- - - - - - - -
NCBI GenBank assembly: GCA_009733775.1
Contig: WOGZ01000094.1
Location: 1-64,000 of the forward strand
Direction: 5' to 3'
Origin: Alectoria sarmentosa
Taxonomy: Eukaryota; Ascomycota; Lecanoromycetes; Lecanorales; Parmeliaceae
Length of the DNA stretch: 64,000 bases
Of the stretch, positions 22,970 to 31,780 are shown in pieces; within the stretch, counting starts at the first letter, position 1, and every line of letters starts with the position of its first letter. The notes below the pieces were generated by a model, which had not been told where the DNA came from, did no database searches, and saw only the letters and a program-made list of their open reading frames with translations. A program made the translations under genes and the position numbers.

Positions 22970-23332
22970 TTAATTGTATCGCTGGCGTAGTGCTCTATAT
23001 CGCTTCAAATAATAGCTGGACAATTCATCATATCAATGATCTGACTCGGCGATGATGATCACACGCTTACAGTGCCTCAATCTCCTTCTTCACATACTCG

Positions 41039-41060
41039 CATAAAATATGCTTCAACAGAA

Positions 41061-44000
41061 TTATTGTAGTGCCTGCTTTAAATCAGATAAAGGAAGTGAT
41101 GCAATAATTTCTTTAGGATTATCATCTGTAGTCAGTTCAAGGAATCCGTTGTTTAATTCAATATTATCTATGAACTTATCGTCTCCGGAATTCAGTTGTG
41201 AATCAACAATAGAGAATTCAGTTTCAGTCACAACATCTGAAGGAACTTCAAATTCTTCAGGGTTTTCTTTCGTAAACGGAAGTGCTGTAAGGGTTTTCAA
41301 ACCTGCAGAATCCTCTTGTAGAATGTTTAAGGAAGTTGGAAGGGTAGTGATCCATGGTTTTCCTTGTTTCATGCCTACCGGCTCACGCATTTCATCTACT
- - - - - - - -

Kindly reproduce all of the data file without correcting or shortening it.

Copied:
NCBI GenBank assembly: GCA_009733775.1
Contig: WOGZ01000094.1
Location: 1-64,000 of the forward strand
Direction: 5' to 3'
Origin: Alectoria sarmentosa
Taxonomy: Eukaryota; Ascomycota; Lecanoromycetes; Lecanorales; Parmeliaceae
Length of the DNA stretch: 64,000 bases
Of the stretch, positions 22,970 to 31,780 are shown in pieces; within the stretch, counting starts at the first letter, position 1, and every line of letters starts with the position of its first letter. The notes below the pieces were generated by a model, which had not been told where the DNA came from, did no database searches, and saw only the letters and a program-made list of their open reading frames with translations. A program made the translations under genes and the position numbers.

Positions 22970-23332
22970 TTAATTGTATCGCTGGCGTAGTGCTCTATAT
23001 CGCTTCAAATAATAGCTGGACAATTCATCATATCAATGATCTGACTCGGCGATGATGATCACACGCTTACAGTGCCTCAATCTCCTTCTTCACATACTCG

Positions 41039-41060
41039 CATAAAATATGCTTCAACAGAA

Positions 41061-44000
41061 TTATTGTAGTGCCTGCTTTAAATCAGATAAAGGAAGTGAT
41101 GCAATAATTTCTTTAGGATTATCATCTGTAGTCAGTTCAAGGAATCCGTTGTTTAATTCAATATTATCTATGAACTTATCGTCTCCGGAATTCAGTTGTG
41201 AATCAACAATAGAGAATTCAGTTTCAGTCACAACATCTGAAGGAACTTCAAATTCTTCAGGGTTTTCTTTCGTAAACGGAAGTGCTGTAAGGGTTTTCAA
41301 ACCTGCAGAATCCTCTTGTAGAATGTTTAAGGAAGTTGGAAGGGTAGTGATCCATGGTTTTCCTTGTTTCATGCCTACCGGCTCACGCATTTCATCTACT